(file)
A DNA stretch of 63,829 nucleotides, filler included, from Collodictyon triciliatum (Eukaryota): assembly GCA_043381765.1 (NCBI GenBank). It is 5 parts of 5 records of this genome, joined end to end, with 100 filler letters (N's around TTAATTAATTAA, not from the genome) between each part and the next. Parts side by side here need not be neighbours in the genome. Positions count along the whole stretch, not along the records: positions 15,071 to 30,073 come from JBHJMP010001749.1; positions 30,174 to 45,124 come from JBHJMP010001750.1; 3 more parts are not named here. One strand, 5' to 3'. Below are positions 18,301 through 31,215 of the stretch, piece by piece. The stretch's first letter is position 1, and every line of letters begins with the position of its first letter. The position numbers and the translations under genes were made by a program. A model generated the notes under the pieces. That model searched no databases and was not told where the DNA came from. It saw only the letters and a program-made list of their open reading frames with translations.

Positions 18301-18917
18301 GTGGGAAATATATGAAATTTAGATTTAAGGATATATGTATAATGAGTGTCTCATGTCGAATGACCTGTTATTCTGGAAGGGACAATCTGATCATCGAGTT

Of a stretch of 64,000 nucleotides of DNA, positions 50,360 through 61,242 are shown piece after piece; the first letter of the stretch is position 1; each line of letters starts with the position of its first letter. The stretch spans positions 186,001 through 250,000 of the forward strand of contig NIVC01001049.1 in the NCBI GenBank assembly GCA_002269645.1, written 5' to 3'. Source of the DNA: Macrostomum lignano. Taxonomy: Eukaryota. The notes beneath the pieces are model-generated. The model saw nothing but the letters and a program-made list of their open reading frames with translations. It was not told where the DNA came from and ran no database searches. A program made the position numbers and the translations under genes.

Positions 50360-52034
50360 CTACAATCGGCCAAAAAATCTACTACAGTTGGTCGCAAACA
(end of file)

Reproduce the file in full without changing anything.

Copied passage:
A DNA stretch of 63,829 nucleotides, filler included, from Collodictyon triciliatum (Eukaryota): assembly GCA_043381765.1 (NCBI GenBank). It is 5 parts of 5 records of this genome, joined end to end, with 100 filler letters (N's around TTAATTAATTAA, not from the genome) between each part and the next. Parts side by side here need not be neighbours in the genome. Positions count along the whole stretch, not along the records: positions 15,071 to 30,073 come from JBHJMP010001749.1; positions 30,174 to 45,124 come from JBHJMP010001750.1; 3 more parts are not named here. One strand, 5' to 3'. Below are positions 18,301 through 31,215 of the stretch, piece by piece. The stretch's first letter is position 1, and every line of letters begins with the position of its first letter. The position numbers and the translations under genes were made by a program. A model generated the notes under the pieces. That model searched no databases and was not told where the DNA came from. It saw only the letters and a program-made list of their open reading frames with translations.

Positions 18301-18917
18301 GTGGGAAATATATGAAATTTAGATTTAAGGATATATGTATAATGAGTGTCTCATGTCGAATGACCTGTTATTCTGGAAGGGACAATCTGATCATCGAGTT

Of a stretch of 64,000 nucleotides of DNA, positions 50,360 through 61,242 are shown piece after piece; the first letter of the stretch is position 1; each line of letters starts with the position of its first letter. The stretch spans positions 186,001 through 250,000 of the forward strand of contig NIVC01001049.1 in the NCBI GenBank assembly GCA_002269645.1, written 5' to 3'. Source of the DNA: Macrostomum lignano. Taxonomy: Eukaryota. The notes beneath the pieces are model-generated. The model saw nothing but the letters and a program-made list of their open reading frames with translations. It was not told where the DNA came from and ran no database searches. A program made the position numbers and the translations under genes.

Positions 50360-52034
50360 CTACAATCGGCCAAAAAATCTACTACAGTTGGTCGCAAACA